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• On April 9, Jon Stewart on "The Daily Show" lampooned state Rep. Stacey Campfield, R-Knoxville, for introducing a bill linking grades to welfare payments. On April 23, Stewart suggested Campfield may be a Dickens villain.
• On March 20, Stephen Colbert on "The Colbert Report" noted that during renovations on the Tennessee Capitol, several legislators approached the state Senate clerk to express their fear that a mop sink being constructed at floor level in the men's room was actually a Muslim foot-bath.
• On Feb. 7 Colbert took on Campfield's "don't say gay" bill. Colbert said Campfield could be the perfect presidential candidate for the Republican Party in 2016. In a segment called "Mr. Smith Goes to the State Legislature — Stacey Campfield," Colbert praised Campfield for his "heroic work protecting our students' morals."
Roy Herron is tired of seeing Tennessee politics as the go-to joke for late-night TV hosts.
"I remember when Tennessee was the leading state for economic development in the South and one of the top 3 in the United States of America," the newly elected Tennessee Democratic Party chairman said Monday. "Now we rank No. 1 in the country for references and time on Colbert and late-night television."
The talk Herron gave at the JFK Club's May meeting was his first formal address in Chattanooga since being elected as the state party's chairman in January.
He listed several controversial Republican-backed state bills this session as examples of "nonsense," including a proposed bill that would put the U.S. Senate candidate nomination in the hands of state lawmakers; a proposed law that would base welfare payments on students' performance at school; and a constitutional amendment on abortion for next year's ballot that does not provide exceptions for victims of rape, minors or women whose lives are at risk.
"I'm not making this stuff up," Herron said. "It has never been more important to be a Democrat than it is right now."
Things also couldn't be much more bleak for Tennessee Democrats right now -- with Republicans boasting a super-majority in the state Legislature and control of the governorship, both U.S. Senate seats and seven of the nine Congressional seats.
But Herron harkened back to 1970, when Democrats were in a similar position. It wasn't long before they had wrested control of Tennessee's state government and won the majority of congressional seats.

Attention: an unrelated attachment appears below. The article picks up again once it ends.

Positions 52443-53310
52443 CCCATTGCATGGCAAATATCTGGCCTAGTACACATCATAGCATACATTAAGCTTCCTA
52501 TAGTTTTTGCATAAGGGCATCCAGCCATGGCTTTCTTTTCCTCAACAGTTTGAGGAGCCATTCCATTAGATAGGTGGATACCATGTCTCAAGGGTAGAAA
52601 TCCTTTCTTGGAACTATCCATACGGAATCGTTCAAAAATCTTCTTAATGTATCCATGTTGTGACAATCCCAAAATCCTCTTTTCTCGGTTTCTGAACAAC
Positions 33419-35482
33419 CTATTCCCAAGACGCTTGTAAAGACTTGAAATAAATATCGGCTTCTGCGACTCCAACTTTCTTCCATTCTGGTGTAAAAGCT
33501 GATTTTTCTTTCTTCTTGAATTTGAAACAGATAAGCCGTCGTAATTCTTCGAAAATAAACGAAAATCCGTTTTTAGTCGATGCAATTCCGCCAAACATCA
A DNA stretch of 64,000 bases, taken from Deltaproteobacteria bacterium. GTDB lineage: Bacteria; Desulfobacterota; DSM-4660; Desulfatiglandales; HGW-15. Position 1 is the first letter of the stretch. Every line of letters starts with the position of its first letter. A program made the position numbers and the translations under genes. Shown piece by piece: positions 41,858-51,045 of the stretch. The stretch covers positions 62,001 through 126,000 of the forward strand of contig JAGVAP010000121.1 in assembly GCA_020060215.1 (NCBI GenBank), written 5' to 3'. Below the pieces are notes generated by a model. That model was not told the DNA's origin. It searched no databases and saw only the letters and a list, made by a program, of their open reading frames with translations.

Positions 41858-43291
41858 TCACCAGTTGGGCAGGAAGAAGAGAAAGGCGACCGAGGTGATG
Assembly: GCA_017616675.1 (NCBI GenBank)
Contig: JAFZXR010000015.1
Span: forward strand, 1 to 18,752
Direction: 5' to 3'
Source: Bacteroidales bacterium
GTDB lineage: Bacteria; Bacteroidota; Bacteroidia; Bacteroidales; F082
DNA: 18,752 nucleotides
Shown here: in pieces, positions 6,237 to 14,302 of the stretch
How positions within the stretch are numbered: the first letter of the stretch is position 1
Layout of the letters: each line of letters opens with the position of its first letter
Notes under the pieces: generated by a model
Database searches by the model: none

"We did it before, we can do it again. I believe that with all my heart," he said.
He said the "extreme partisanship" of the state's current legislature could prompt a backlash from more moderate voters.
But Hamilton County Republican Chairman Tony Sanders says the alleged partisanship is more headline-grabbing myth than fact.
"We're reaching out to all people, all parties," Sanders said. "We represent what the core values of a lot of Tennesseans are. ... I don't think we're driving people away, I think we're reaching out to many different people that don't fit the 'GOP' that the Democrats want to label us with."
Sanders said those late-night jabs are "just someone trying to get a cheap joke in."
"I mean, obviously [they] are Democrats, so they're going to look for anything that is not Democratic to poke fun at," he said.
He said that Tennessee Republicans are well-respected on many levels, but according to Herron, many who used to be loyal to the party are starting to look elsewhere.
"I'm having Republicans come up to me and tell me, 'Y'all need to win some seats because those folks are crazy up there,'" Herron said.
He said the party is tightening its internal spending to pour more money into election season and ramping up its candidate recruiting efforts.
After the meeting, Herron said potential candidates in the 2014 races for Sen. Lamar Alexander and Gov. Bill Haslam's seats would be "making announcements soon," although he would not say who those people are.
Herron also said the party is targeting the 2014 District 4 congressional race, even though its efforts to beat U.S. Rep. Scott DesJarlais failed last year.
Even if DesJarlais does not win the primary, Herron said, "I think that's a district where a Democrat can win, regardless of who the Republican nominee is."